London: printed for C. Bathurst, J. Buckland, J. Rivington and Sons, W. Owen, R. Horsfield , B. White and son, T. Longman, B. Law, C. Rivington, J. Dodsley, H. Baldwinm G. G. J. and J. Robinson, C. Dilly, T. Cadell, J. Nichols, R. Baldwin, W. Goldsmith, J. J, M DCC LXXVI . Full Calf. A new edition of this vastly influential periodical, edited by J. Nichols, with notes by Nichols and others, complete in six volumes. 8vo: , l, 440; , 456; , 412; , 432; , 448; , 504pp, with six portrait frontispieces and six full-page copper-engraved plates. Contemporary tan tree-calf calf, the flat spines in compartments between gilt rules, with red morocco lettering pieces. An extremely attractive set, the bindings square and tight, with fresh, bright pages and plates (occasional underlining in pencil). ESTC Citation No. T98535. Fine. Item #BB0758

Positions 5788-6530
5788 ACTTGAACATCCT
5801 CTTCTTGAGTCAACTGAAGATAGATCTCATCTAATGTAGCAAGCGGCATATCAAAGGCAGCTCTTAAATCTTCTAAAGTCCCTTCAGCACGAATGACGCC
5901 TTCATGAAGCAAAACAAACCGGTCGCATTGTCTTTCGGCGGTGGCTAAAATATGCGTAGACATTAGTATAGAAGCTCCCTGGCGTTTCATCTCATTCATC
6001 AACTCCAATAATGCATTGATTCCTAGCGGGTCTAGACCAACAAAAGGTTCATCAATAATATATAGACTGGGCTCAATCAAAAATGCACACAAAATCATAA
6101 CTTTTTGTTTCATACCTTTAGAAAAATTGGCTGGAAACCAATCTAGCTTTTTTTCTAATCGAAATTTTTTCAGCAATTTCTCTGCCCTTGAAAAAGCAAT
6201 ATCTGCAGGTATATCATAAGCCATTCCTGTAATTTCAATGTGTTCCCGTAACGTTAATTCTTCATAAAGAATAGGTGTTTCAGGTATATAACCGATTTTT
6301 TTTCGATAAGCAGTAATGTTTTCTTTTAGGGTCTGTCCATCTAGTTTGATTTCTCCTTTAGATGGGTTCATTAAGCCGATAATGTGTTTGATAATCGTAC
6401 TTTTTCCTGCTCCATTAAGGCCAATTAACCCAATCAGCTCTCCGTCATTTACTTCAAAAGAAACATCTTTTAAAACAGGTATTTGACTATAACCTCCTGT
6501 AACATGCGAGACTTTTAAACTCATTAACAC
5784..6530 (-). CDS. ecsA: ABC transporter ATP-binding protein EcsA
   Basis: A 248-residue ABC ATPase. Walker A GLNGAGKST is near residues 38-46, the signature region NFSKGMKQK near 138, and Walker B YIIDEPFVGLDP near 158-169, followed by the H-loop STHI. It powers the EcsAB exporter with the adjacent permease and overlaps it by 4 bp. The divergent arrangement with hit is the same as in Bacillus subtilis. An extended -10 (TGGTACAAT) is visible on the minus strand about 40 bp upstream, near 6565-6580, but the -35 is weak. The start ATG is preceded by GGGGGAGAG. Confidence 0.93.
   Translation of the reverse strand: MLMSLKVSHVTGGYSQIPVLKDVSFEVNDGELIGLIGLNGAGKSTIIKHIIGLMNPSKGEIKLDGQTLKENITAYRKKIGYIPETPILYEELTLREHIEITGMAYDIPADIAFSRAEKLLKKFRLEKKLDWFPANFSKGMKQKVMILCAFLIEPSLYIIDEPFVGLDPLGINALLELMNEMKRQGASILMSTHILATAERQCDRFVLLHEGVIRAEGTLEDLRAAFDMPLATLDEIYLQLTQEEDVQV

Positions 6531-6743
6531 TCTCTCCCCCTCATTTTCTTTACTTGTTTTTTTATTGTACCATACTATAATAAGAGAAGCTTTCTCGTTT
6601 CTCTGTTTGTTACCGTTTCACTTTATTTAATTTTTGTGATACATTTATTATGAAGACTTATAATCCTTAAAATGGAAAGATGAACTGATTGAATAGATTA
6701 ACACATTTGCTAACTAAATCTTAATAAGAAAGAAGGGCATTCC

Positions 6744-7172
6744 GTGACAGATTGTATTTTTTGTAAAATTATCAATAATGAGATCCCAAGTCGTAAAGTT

The Tatler appeared thrice weekly from 12 April 1709 to 2 January 1711 (a total of 271 issues), as a single folio half-sheet, printed in double columns, containing between 1,000 and 3,000 words of text. A collected edition was published in 1710–11, under the title The Lucubrations of Isaac Bickerstaff, Esq. Each issue originally was divided into four individual sections dated from different coffeehouses: accounts of manners and morals from White's; literature from Will's; scholarship from the Grecian; and news from St. James's. A further miscellaneous section is dated “from my own Apartment”. After six months, the paper's division into headings was gradually phased out in favor of single essays, written in the voice of Isaac Bickerstaff. The authorship of most Tatler essays remains unknown, but, according to Aitken (The Tatler, London, 1898), of the 271 numbers, Steele wrote 188, Addison 42 and the two jointly 36. Davis (Swift's Prose Works) lists six numbers (21. 31, 67, 68, 248 and 249) as contributed by Swift or containing letters or "hints furnished by him." "The Tatler seems to have enjoyed almost instant and widespread popularity. . . . [with] an original circulation of at least 3,000. The volume of correspondence within the Tatler may also indicate its popularity. Steele prints more than 200 readers' letters, many of which were probably genuine. . . . dated from as far afield as Edinburgh, Wales and Cornwall. Many of these letters are from women." (The Literary Encyclopedia).